Heather

    While I enjoyed the parts about midwifery and wish that a place like the Red Tent really did exist, I think that the author got the story all wrong. She turned all the men in the book, including men like Jacob and Joseph, into sex crazed, egotistical, superstitious bigots. I think she took WAY TOO much creative license and basically re-wrote the bible to her liking. In some part she didn't even try to be historically accurate with what the bible says.For example, she says that Joseph and Potifar While I enjoyed the parts about midwifery and wish that a place like the Red Tent really did exist, I think that the author got the story all wrong. She turned all the men in the book, including men like Jacob and Joseph, into sex crazed, egotistical, superstitious bigots. I think she took WAY TOO much creative license and basically re-wrote the bible to her liking. In some part she didn't even try to be historically accurate with what the bible says.For example, she says that Joseph and Potifar's wife were lovers for a long time till he got caught, when in the bible it clearly says that Joseph ran away! Also, much of her focus is on Goddess worship, which many of the people would have practiced in that time. But I think it does a great injustice to Jacob to say that he wouldn't have taught his wives about Jehovah, and a greater injustice to think that Rachel and Leah would have continued to worship idols even after they had learned about the one true God. Anyway, while I didn't like the author's take on the story I did really love idea of the Red Tent and the birth stories. It made me wish that we had more rituals in our culture that celebrated a woman's coming of age. I LOVED the way a girl was initiated into womanhood when she got her period, and how bleeding each month and being pregnant were looked upon as a great privilege rather than an embarrassment and hassle. It is sad how we as women don't treat our bodies as the amazing gifts that they are.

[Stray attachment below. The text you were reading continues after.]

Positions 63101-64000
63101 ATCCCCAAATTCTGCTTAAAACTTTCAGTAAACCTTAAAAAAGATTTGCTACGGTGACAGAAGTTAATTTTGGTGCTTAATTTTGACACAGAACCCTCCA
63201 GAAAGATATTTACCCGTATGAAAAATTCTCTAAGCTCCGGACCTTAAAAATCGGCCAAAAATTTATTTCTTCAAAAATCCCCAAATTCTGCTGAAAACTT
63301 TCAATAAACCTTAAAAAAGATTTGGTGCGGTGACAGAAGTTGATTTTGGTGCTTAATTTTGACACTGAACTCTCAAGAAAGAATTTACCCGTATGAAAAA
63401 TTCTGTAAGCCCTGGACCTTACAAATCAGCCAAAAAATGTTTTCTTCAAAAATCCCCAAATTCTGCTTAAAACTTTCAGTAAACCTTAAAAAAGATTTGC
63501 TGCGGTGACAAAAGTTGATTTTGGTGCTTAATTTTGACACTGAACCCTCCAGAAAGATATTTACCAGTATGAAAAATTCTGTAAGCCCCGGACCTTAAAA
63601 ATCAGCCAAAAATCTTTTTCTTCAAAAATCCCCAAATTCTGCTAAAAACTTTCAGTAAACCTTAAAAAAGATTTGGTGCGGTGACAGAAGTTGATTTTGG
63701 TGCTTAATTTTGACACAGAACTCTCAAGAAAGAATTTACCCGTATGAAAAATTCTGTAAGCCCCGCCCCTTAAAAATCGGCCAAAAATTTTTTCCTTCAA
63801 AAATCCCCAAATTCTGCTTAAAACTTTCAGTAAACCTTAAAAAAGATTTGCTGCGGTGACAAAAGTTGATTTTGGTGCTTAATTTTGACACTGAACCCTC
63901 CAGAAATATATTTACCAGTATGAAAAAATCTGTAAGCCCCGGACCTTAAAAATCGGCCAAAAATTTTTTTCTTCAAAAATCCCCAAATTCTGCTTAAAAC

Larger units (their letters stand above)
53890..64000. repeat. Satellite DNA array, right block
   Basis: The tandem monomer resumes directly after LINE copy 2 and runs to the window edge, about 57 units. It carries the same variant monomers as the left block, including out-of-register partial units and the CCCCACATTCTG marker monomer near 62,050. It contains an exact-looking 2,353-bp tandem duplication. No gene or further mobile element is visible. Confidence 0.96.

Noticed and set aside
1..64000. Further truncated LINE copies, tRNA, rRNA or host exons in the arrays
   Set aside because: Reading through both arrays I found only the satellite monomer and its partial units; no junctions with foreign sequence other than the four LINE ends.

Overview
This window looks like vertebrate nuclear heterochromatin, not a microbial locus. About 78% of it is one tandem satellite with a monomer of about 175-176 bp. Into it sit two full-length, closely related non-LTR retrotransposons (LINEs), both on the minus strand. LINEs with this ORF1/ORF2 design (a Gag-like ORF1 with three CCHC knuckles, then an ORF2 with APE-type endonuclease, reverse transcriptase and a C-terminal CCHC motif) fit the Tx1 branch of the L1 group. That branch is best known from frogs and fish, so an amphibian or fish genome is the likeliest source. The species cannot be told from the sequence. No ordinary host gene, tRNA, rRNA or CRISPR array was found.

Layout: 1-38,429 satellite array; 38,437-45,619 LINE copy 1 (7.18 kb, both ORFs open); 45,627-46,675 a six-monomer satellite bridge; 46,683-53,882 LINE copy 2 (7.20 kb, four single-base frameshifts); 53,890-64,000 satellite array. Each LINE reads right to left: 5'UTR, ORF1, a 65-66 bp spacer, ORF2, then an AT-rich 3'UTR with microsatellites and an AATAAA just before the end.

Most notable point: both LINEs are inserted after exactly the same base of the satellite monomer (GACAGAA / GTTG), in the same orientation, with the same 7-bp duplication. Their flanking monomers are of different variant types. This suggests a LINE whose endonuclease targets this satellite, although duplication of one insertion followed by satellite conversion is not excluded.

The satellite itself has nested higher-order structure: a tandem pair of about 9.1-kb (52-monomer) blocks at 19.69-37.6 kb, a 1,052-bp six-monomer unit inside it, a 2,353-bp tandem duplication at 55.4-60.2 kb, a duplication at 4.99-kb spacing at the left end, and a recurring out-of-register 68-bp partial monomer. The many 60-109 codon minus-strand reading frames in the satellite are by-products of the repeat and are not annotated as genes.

15. 4 out of 5

    Erin